[Haskell-cafe] Does GHC compare pointers when eval'ing (==)
John Meacham
john at repetae.net
Thu Aug 21 01:19:26 UTC 2014
What you are discussing is "observable sharing". It breaks things
quite dramatically. Among other things, rather important optimizations
such as inlining are no longer valid if you allow it and reasoning
about efficiency goes right out the window.
It is possible to do safely without breaking things when done in the IO Monad,
import System.Mem.StableName
sameThing :: a -> a -> IO a
sameThing x y = liftM2 (==) (makeStableName x) (makeStableName y)
But whether it does what you expect after optimizations is
questionable and would likely behave differently under different
compilers.
John
On Wed, Aug 20, 2014 at 5:55 PM, Richard A. O'Keefe <ok at cs.otago.ac.nz> wrote:
>
> On 21/08/2014, at 3:48 AM, Edward Kmett wrote:
>
>> I wanted this too when I first got into Haskell, but ultimately it comes down to not being semantically correct here.
>>
>> NaN /= NaN, so referential equality of anything that might ever compare inside two NaN's doesn't imply value equality.
>>
>> e.g. Anything with a polymorphic field can't use this.
>>
>> You can argue that that was a bad call, but it was the expected call under IEEE semantics.
>
> If I recall correctly, Prolog handles this by saying that
> there is 'unification' and 'arithmetic comparison'
> and NaN = NaN is true but NaN =:= NaN is false.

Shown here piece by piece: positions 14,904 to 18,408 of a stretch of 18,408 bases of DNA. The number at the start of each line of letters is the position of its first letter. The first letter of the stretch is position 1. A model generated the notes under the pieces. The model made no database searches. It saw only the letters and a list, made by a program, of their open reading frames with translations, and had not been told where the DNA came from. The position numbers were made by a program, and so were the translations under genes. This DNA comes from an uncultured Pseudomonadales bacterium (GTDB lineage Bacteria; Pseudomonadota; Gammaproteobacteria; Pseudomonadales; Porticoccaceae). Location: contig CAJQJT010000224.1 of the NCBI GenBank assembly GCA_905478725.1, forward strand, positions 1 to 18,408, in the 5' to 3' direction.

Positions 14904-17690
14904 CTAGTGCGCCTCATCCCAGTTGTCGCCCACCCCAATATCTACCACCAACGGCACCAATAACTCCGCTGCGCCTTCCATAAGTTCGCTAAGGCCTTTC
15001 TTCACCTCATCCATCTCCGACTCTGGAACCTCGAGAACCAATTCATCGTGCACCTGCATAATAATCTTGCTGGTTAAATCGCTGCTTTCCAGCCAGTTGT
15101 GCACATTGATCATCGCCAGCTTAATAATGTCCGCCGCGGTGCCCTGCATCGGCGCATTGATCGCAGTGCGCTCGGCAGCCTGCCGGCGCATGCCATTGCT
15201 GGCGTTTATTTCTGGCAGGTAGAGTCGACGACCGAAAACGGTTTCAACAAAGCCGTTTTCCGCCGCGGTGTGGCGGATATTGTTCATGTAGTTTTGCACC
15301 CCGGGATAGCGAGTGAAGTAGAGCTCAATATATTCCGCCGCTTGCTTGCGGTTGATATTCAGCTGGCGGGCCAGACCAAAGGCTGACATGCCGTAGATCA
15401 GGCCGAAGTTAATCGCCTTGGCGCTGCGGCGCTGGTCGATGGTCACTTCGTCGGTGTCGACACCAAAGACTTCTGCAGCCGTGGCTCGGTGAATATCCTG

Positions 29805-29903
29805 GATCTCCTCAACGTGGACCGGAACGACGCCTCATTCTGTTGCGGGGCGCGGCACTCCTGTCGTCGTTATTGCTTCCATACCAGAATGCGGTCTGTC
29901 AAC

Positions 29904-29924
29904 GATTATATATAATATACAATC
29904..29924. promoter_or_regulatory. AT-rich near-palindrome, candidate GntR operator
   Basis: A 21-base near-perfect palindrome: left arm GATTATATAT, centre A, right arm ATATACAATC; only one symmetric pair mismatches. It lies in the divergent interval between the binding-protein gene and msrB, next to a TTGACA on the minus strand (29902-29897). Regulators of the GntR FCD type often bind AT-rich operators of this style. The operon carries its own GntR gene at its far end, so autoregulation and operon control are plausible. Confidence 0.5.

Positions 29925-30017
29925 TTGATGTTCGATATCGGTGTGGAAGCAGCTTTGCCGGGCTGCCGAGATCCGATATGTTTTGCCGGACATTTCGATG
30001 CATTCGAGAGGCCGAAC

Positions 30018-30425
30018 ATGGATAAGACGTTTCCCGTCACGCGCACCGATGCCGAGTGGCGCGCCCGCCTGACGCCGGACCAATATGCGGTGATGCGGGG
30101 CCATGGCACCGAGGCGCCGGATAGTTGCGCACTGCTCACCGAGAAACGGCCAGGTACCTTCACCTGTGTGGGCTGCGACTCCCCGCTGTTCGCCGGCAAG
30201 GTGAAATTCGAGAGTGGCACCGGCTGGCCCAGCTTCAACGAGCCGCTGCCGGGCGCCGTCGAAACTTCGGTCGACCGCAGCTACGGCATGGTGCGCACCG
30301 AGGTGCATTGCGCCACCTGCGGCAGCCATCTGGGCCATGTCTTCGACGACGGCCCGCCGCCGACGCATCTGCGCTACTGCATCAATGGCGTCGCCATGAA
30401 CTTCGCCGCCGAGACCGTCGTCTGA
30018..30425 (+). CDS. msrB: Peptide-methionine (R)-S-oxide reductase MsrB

>
> One way to handle this in a revised prelude would be
> to have
> class MaybeEq a
> where equalIfPossible :: a -> a -> Maybe Bool
> class (MaybeEq a) => MaybeOrd a
> where compareIfPossible :: a -> a -> Maybe Order
> and then a bunch of IEEE-like operations, e.g.,
> x =? y if x = y or x,y are not comparable
> x =! y if x = y
>
> instance Eq t => MaybeEq t
> where equalIfPossible x y = Just (x == y)
> instance Ord t => MaybeOrd t
> where compareIfPossible x y = Just (compare x y)
>
> and to move Double and Float to MaybeEq and MaybeOrd instead
> of Eq and Ord, and support deriving (MaybeEq,MaybeOrd) in the
> obvious way.
>
> Then there could be a debate about whether to allow
> instance Eq Double
> where x == y = if isNaN x then isNaN y else
> case equalIfPossible x y of
> Just True -> True
> _ -> False
> or not.
>
>
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--
John Meacham - http://notanumber.net/
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